US waits for North Korea’s response on working-level nuclear talks
SEOUL — The US government is waiting for a response from North Korea after proposing to resume working-level negotiations on denuclearization this week, diplomatic sources said Sunday.
North Korea has yet to give an answer to the offer made through a diplomatic channel last week.
After their surprise meeting June 30 at the inter-Korean border, US President Donald Trump said he and North Korean leader Kim Jong-un had agreed to resume working-level negotiations “within two to three weeks.” US Secretary of State Mike Pompeo also said at the time that he expected the working-level meeting to take place in mid-July.
Speaking to reporters on Friday, Trump again stressed his good relationship with Kim, describing the North Korean leader as “a man that was so happy to see me” in Panmunjom and reiterating that the North had stopped its nuclear tests.
Despite Trump’s apparent optimism, the denuclearization talks between the US and North Korea have been deadlocked since the Trump-Kim summit in Hanoi, Vietnam, ended without an agreement in late February.
It is unclear whether Pyongyang will respond to the proposal, as there appear to have been no major changes to the negotiating stances of either party.
Earlier, Kim Hyun-chong, South Korea’s deputy national security adviser, declined to speculate on Pyongyang’s response.
“We are the ones to make the offer, so I think we’ll have to wait to see,” Kim told reporters during his visit to Washington on Thursday.
While Washington maintains that Pyongyang must first give up its nukes before it grants any sanctions relief, there have been hints of hope that the denuclearization process might start with a freeze on Pyongyang’s nuclear weapons program. North Korea has been insisting on a step-by-step approach, meaning the US should take “corresponding measures” for each action the North takes toward denuclearization.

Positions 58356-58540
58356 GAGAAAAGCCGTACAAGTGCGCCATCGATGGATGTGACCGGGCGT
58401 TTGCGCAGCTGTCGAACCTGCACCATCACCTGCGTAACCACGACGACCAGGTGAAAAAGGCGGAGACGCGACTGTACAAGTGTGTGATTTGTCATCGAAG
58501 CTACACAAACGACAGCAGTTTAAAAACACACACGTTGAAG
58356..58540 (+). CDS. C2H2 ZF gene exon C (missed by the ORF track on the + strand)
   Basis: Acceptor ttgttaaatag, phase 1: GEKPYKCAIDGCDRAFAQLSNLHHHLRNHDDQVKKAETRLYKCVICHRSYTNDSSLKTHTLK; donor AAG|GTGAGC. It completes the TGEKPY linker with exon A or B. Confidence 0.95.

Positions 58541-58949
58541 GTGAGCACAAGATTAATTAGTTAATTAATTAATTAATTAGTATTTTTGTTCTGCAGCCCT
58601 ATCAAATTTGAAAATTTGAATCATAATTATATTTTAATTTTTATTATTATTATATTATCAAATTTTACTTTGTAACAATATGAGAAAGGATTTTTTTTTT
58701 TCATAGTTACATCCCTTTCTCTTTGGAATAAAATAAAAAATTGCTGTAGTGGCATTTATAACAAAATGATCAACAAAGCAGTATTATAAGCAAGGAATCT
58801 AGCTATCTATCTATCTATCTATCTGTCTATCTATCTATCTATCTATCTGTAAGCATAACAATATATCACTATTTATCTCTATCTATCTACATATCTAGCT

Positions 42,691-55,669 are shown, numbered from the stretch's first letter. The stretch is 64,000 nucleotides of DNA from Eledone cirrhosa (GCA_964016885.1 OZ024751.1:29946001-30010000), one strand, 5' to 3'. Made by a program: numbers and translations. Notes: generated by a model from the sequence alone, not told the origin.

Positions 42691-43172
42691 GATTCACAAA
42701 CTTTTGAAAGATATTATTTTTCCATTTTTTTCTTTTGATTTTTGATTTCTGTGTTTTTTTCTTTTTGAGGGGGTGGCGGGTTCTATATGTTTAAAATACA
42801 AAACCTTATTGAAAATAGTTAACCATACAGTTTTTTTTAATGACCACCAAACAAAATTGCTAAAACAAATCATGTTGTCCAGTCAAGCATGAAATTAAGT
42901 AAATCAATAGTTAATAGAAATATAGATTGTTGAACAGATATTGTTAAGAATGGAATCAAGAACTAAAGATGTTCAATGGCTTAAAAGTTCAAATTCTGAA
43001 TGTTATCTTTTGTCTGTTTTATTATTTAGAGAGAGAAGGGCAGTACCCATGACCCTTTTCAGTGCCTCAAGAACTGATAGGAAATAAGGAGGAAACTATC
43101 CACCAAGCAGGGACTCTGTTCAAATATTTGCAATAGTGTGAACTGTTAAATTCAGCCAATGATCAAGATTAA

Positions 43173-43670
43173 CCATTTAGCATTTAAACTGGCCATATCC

In a radio interview on Friday (US time), Pompeo spoke of guaranteeing regime security for North Korea.
“We’ve got to make this better for the North Korean people. We’ve got to make sure that the security assurances that they need are in place,” Pompeo said in the interview with Sebastian Gorka of America First.
“And if we can achieve these objectives of denuclearizing in a way that we can verify — right, fully and completely — this will be a truly historic accomplishment.”
For the envisioned working-level negotiations, US Special Representative for North Korea Steven Biegun is expected to lead on the US side, while Kim Myong-gil, a former ambassador to Vietnam, appears to have been picked as the new chief nuclear envoy for North Korea.
While the venue has not been specified, some have suggested the inter-Korean border village of Panmunjom, or else possibly Pyongyang or Sweden.
The working-level talks, if successful, would set the stage for high-level talks between Pompeo and North Korean Foreign Minister Ri Yong-ho, as the two are expected to attend a regional security forum slated for early next month in Bangkok.
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